“The high water levels really put them in danger more than most other species because their habitat has been greatly diminished,” said Vince Cavalieri, piping plover coordinator for the U.S. Fish and Wildlife Service. Some nests on the Canadian side of the lakes have been swept away, he said.
The Great Lakes generally rise with the snowmelt and rainstorms of spring and dip during later dry spells. Those minor fluctuations happen within larger high and low periods that can last years.
But some scientists believe climate change is causing more frequent and intense shifts. Lakes Huron and Michigan hit record low levels in 2013 amid a lengthy slump.
An abrupt turnaround followed. Bitter winters froze lake surfaces and limited evaporation, while snowfall and spring downpours got heavier.
As parts of the nation’s midsection flooded this year, the lakes filled to the brim.
University of Michigan hydrologist Drew Gronewold and climate scientist Richard Rood concluded in a recent article that “rapid transitions between extreme high and low water levels in the Great Lakes represent the ‘new normal.’”
If so, the piping plovers’ situation could become more precarious. Their numbers already have plummeted with shoreline development. The federal government lists them as threatened in the northern Great Plains and along the Atlantic coast, where rising sea levels imperil their wintering grounds. But the Great Lakes population is endangered, hitting a low of just 12 breeding pairs in 1990.
Recovery projects are helping; 76 pairs were counted in 2017 and 67 last year. This year’s census is still underway but expected to yield similar results, said Cavalieri of the fish and wildlife service.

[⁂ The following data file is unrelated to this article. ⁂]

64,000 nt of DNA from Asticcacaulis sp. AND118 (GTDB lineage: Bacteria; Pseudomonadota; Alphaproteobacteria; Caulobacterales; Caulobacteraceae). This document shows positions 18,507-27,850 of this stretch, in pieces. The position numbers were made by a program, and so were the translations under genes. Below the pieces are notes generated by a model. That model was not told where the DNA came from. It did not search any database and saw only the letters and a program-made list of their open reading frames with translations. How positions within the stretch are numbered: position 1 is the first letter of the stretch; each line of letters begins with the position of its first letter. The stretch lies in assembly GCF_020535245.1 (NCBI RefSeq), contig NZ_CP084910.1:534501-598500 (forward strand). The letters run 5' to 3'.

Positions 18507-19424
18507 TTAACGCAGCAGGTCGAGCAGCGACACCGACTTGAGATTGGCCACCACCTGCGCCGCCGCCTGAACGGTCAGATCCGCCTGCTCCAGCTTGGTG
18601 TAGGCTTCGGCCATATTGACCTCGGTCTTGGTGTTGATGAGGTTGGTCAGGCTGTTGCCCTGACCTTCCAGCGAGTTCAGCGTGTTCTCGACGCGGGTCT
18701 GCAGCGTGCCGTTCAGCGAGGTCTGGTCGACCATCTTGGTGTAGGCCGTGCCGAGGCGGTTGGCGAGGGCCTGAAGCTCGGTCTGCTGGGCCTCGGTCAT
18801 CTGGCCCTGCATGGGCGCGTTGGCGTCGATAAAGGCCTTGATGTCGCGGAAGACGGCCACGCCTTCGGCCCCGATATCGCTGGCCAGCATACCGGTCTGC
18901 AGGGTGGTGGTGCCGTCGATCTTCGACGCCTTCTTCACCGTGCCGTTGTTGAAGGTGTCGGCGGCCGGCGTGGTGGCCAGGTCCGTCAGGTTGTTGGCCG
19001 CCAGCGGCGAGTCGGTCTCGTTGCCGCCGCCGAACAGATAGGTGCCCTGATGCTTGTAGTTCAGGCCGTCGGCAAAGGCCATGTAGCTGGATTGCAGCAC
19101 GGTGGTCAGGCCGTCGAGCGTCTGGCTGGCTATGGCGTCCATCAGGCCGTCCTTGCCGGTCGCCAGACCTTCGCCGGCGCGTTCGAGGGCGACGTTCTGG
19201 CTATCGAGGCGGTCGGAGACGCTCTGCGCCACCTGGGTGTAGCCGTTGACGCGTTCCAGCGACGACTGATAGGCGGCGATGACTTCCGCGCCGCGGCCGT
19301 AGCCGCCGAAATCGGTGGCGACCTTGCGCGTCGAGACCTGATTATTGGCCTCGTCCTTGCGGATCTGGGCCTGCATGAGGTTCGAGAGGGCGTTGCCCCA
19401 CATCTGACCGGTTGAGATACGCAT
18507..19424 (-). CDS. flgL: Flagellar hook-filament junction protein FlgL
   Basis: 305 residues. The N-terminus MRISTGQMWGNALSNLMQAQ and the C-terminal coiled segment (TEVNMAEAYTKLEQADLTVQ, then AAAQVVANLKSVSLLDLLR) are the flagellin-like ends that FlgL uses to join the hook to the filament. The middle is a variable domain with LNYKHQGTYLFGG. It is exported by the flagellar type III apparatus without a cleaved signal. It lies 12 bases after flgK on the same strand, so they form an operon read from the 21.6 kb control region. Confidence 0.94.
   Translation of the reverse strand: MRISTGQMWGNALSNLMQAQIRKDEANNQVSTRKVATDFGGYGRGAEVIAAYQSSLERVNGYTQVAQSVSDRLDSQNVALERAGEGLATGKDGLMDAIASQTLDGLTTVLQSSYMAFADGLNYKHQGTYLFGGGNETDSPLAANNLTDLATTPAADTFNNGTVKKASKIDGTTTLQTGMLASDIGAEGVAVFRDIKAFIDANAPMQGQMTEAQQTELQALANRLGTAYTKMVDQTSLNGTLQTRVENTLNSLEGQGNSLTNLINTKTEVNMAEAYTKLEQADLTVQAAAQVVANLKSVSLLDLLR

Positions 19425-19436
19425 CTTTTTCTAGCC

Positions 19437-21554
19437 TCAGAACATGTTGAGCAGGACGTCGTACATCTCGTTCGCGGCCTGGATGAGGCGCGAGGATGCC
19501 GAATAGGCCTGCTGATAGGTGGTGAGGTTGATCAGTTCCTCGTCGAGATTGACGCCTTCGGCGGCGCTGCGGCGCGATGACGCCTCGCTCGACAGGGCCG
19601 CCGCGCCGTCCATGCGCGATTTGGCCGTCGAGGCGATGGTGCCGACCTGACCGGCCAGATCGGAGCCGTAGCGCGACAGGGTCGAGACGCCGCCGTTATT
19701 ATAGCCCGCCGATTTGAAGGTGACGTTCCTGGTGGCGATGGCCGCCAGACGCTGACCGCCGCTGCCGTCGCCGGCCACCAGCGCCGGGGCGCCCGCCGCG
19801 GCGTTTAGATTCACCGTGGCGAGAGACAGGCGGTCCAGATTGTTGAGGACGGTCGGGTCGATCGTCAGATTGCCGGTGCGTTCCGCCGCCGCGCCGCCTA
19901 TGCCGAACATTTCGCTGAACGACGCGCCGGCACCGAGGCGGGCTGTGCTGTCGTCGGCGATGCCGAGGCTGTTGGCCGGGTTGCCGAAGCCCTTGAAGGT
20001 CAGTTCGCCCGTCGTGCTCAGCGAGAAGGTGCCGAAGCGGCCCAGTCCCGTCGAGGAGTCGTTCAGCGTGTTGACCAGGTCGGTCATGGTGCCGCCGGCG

The next few weeks are crucial. Most of this year’s eggs will hatch by the end of June. If additional storms don’t wash away nests, a new batch of youngsters may survive.
But long-term prospects will be dicey until the waters recede.
Piping plovers are a migratory species, breeding during summers in the northern U.S. and Canada and heading south to winter in coastal areas from the Carolinas to Texas.
Once settled in, they spend lots of time on the ground — building nests, guarding eggs, darting about in search of food such as insects, spiders and crustaceans. Their plumage, a mixture of light browns and grays with a black collar, provides camouflage.
At Sleeping Bear Dunes, home to nearly half of the Great Lakes plovers during spring and summer, breeding grounds are roped off and posted with keep-out signs.
Nests are topped with cage-like enclosures that bar entry to predatory merlins, gulls, raccoons, foxes and coyotes but leave enough space between the wires for the plovers to enter and exit.
Unleashed dogs are the biggest problem, said Erica Adams, a National Park Service plover specialist. They’ve been known to spook the birds so badly that they abandon their nests.
In addition to serving as security guards, professionals and volunteers can perform emergency rescues if flooding is imminent.